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 RE: Lesson teachers
Author: steve 
Date:   1999-08-25 19:53

there has been alot of comment about ...can i become a professional....the answer is no one knows....raw talent and development of this talent to the max helps, but is not the end all or be all....the required personality to do anything professionally (flexibility, ability to be a team or independent player as required, dedication to one's craft, demand for highest standards under all circumstances) helps, but isn't enough...good health and physical prowess (tounging at mm=240 at age 70) is nice to have, but....luck and being in the right place at the right time is good....support from loved ones is very important....

if all of these things are present and converging on you, can you be a professional?...maybe...if you're lacking in any area, will it kill your chances....don't know...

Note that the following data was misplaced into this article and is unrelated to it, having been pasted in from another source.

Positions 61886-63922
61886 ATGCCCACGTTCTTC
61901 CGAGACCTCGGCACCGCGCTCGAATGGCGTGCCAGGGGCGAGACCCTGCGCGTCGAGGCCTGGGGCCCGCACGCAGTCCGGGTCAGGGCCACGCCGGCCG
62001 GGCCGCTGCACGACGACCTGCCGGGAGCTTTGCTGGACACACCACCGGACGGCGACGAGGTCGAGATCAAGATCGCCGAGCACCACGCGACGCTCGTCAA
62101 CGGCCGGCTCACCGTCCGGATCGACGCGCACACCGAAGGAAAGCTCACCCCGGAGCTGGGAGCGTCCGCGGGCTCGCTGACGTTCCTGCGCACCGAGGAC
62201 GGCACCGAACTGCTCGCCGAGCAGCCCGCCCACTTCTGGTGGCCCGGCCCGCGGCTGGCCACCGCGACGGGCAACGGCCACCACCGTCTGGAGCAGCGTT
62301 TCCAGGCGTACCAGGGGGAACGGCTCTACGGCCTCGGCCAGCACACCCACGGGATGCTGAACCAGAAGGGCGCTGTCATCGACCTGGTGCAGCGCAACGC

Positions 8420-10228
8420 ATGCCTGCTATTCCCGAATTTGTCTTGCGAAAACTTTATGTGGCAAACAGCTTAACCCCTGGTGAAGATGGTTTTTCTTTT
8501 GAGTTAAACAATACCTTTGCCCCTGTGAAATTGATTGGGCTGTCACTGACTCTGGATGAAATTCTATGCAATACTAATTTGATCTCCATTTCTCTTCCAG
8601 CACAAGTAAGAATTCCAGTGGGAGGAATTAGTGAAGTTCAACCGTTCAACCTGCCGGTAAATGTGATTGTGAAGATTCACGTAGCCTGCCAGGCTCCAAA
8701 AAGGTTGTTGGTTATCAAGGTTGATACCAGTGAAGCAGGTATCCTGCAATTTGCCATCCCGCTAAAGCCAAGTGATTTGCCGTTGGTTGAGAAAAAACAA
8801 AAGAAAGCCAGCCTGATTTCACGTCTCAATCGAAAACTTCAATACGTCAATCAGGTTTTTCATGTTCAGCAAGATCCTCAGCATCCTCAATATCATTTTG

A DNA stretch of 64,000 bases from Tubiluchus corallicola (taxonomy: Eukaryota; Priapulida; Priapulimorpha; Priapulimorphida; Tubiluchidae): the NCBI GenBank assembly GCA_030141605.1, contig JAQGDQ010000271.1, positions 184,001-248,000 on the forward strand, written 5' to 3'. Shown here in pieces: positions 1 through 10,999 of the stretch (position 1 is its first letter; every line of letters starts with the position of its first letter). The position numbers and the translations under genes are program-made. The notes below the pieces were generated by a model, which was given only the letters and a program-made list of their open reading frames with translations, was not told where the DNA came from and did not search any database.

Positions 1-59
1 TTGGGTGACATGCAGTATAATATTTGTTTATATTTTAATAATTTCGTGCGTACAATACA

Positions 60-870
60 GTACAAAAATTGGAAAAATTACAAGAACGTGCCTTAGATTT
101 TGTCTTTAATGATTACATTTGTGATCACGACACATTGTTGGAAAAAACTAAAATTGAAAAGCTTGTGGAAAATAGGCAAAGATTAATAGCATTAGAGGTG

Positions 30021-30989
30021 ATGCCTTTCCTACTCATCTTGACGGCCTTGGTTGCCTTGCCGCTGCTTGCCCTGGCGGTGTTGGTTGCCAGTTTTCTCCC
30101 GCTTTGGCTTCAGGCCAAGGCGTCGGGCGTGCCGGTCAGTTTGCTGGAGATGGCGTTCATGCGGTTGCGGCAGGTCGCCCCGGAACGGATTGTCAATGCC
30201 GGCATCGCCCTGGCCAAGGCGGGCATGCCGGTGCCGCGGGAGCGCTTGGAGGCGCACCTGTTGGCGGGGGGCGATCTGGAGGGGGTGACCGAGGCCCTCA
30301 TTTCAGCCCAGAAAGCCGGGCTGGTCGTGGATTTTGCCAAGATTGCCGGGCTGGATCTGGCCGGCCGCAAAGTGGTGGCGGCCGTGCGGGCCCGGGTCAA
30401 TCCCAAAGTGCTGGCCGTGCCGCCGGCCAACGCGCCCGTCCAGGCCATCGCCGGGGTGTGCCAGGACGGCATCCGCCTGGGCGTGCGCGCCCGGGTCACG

concentrate more on being the best musician you can and always improving....see wher the chips fall, and get on with your life when they suggest the next move...

s.

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 RE: Lesson teachers - have a backup plan
Author: David B. 
Date:   1999-08-26 03:28

Have a back-up plan, you may need it. Very few make it - many, many, many try.
Part of responsible teaching at a higher level should be painting a picture of reality to students.

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 RE: Lesson teachers
Author: Keil 
Date:   1999-08-28 20:39

I love my private teacher, he is awesome and he is really encouraging, i wouldn't give up but i would take some of the things he said to heart. I did have a bad experience with my sax teacher though but other than that, i just take the advice and keep on truckin' can't get to bent out of shape, after all they're pro's and you have to expect to get some kind of criticsm. Better to know now than when you get in an audition room!

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 RE: Lesson teachers
Author: Dee 
Date:   1999-08-28 21:50



Keil wrote:
-------------------------------
...you have to expect to get some kind of criticsm.
-------------------------------

Constructive criticism offered in a professional manner - Yes

Tearing down the student - NO, NO, NO